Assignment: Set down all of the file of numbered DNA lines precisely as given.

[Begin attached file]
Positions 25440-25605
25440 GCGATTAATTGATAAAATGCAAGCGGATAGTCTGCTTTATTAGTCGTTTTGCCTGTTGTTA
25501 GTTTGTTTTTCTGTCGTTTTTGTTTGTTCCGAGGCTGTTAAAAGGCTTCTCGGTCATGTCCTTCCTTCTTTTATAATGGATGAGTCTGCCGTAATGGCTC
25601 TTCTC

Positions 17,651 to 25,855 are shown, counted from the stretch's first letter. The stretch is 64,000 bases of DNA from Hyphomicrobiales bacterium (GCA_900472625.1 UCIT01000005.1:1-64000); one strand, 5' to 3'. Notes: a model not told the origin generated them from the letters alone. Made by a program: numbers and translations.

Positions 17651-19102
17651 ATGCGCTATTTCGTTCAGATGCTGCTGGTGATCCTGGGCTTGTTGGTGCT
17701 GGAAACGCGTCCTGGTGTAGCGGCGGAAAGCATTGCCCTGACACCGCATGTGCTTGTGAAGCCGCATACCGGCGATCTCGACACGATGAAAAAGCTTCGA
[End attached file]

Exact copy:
Positions 25440-25605
25440 GCGATTAATTGATAAAATGCAAGCGGATAGTCTGCTTTATTAGTCGTTTTGCCTGTTGTTA
25501 GTTTGTTTTTCTGTCGTTTTTGTTTGTTCCGAGGCTGTTAAAAGGCTTCTCGGTCATGTCCTTCCTTCTTTTATAATGGATGAGTCTGCCGTAATGGCTC
25601 TTCTC

Positions 17,651 to 25,855 are shown, counted from the stretch's first letter. The stretch is 64,000 bases of DNA from Hyphomicrobiales bacterium (GCA_900472625.1 UCIT01000005.1:1-64000); one strand, 5' to 3'. Notes: a model not told the origin generated them from the letters alone. Made by a program: numbers and translations.

Positions 17651-19102
17651 ATGCGCTATTTCGTTCAGATGCTGCTGGTGATCCTGGGCTTGTTGGTGCT
17701 GGAAACGCGTCCTGGTGTAGCGGCGGAAAGCATTGCCCTGACACCGCATGTGCTTGTGAAGCCGCATACCGGCGATCTCGACACGATGAAAAAGCTTCGA